Assemblyman Kevin McCarty introduced three bills this week, one to expand spaces for public preschool for low-income 4-year-olds, one to improve preschool facilities and one to increase reimbursement for preschool programs.
In a national report that measures access, quality and investment in public preschool programs, California ranks high for the number of 3-year-olds and 4-year-olds enrolled in programs, but low on quality standards.
In some schools, class pets do more than help children learn about animals. They are also being integrated into teachers' efforts to help young students learn social and emotional skills, such as self-awareness, responsibility and empathy.
Establishing one lead agency will help coordinate the state's often confusing array of child care and preschool programs, researchers say in a new report examining California's early childhood education system.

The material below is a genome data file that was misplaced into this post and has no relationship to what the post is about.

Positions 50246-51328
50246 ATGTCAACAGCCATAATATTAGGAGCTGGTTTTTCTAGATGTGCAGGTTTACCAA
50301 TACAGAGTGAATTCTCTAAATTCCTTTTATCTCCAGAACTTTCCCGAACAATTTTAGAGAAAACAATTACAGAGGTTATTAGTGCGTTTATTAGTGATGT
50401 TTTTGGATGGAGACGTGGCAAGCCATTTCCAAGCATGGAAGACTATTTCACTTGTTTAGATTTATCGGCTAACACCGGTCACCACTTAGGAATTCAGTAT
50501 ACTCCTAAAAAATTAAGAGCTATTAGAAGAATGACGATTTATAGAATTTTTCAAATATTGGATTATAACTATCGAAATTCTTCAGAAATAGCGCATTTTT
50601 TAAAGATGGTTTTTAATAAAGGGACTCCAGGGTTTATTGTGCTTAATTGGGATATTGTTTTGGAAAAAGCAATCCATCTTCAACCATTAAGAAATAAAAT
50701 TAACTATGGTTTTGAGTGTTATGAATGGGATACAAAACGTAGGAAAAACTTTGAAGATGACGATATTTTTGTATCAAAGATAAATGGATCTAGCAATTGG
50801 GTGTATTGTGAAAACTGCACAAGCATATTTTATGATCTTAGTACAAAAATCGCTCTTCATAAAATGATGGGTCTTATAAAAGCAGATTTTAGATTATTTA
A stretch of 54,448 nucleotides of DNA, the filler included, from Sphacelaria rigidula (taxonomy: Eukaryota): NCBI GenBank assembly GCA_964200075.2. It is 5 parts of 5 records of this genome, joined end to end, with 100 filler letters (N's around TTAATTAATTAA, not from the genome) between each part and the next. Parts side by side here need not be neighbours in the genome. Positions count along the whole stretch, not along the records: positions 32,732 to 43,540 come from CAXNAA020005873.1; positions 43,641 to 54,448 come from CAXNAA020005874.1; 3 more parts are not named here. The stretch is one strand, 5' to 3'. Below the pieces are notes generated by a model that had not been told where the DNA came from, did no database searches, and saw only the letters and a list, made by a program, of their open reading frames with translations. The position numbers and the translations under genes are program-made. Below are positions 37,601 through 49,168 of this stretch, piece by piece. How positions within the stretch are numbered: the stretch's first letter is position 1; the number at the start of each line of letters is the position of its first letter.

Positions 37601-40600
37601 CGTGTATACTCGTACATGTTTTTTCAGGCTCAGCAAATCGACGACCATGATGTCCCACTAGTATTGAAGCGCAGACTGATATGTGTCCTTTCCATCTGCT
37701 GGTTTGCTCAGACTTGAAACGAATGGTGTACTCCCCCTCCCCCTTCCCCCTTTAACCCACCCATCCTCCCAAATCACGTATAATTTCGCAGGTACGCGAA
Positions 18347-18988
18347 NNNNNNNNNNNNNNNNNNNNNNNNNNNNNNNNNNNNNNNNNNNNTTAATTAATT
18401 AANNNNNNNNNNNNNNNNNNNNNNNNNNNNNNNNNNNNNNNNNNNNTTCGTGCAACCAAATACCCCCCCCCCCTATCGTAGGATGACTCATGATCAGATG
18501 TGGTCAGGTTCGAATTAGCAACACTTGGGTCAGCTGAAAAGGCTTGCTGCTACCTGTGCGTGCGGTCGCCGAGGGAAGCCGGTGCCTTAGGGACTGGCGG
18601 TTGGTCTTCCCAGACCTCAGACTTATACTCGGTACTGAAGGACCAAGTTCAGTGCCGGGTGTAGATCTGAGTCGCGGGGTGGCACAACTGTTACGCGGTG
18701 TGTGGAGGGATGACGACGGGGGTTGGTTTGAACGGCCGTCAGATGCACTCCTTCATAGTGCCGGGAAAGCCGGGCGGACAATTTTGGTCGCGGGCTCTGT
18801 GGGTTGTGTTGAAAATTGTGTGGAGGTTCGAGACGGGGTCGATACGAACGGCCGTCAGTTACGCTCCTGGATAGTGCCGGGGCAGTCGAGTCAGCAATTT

A new state law clarifies that parents enrolled in English as a second language or GED classes can state that as a qualifying reason for state subsidized child care. Previously, some families were deemed ineligible.
While early education advocates say they appreciate Gov. Jerry Brown keeping last year’s promise to increase preschool funding, they lamented that the May budget revision didn’t include additional money and changes that would allow more low-income families to qualify for subsidized child care.
In Napa County, where 87 percent of its preschoolers are English learners, the use of a digital literacy app in Spanish and English is helping to boost the vocabulary of its youngest students. Teachers use the app in all 24 preschools in the county to incorporate songs, books and games into classroom activities.
Early education advocates say a delay in new preschool slots and a freeze on child care reimbursement rates in the governor's 2017-18 budget will slow progress in supporting young children and hurt working families.